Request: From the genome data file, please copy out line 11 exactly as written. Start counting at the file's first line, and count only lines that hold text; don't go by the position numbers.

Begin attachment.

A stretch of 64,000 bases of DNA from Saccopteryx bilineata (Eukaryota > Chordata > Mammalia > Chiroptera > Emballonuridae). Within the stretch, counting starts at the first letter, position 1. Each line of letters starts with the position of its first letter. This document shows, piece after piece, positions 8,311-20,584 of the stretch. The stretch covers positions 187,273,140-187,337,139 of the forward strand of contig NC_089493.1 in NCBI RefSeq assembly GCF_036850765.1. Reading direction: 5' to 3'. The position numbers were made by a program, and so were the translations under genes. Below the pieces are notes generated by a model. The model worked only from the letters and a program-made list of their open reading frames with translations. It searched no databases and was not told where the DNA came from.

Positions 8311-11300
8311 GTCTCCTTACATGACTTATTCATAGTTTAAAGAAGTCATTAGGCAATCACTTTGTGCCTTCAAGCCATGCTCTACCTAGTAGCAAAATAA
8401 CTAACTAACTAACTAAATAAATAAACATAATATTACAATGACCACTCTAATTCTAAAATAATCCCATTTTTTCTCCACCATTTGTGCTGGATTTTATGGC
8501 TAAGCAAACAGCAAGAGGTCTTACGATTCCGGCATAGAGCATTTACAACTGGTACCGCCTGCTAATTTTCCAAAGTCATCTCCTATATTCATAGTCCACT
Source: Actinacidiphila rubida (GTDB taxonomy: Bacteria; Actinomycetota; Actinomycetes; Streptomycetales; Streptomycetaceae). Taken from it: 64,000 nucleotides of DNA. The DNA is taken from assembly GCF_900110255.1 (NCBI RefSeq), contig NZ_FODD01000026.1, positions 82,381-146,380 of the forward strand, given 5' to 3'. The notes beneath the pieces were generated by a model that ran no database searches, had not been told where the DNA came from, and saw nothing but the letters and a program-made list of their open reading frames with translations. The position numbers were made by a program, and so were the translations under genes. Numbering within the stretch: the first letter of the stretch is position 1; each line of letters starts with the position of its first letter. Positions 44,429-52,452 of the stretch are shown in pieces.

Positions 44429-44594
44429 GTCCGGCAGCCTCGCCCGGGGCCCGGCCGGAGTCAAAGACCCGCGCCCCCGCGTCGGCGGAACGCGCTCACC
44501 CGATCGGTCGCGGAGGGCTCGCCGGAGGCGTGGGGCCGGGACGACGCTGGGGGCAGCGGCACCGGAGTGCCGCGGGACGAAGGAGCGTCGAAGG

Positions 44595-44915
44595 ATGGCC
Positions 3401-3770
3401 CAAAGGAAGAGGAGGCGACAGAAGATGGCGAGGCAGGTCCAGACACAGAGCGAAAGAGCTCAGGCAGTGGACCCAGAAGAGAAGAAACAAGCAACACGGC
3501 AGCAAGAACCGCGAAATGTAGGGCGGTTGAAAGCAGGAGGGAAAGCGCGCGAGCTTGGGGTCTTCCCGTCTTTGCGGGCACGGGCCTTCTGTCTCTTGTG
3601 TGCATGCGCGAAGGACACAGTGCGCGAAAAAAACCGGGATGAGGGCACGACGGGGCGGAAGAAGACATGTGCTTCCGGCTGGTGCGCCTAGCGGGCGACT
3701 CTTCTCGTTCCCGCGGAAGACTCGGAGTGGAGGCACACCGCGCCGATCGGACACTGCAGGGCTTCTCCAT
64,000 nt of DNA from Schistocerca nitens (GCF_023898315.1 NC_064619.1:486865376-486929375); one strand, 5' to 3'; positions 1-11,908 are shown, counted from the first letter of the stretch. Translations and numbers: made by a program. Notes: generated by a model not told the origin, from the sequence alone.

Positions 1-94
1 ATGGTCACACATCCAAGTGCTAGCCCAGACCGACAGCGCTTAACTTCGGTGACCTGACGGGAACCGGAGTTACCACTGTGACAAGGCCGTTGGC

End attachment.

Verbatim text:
44595 ATGGCC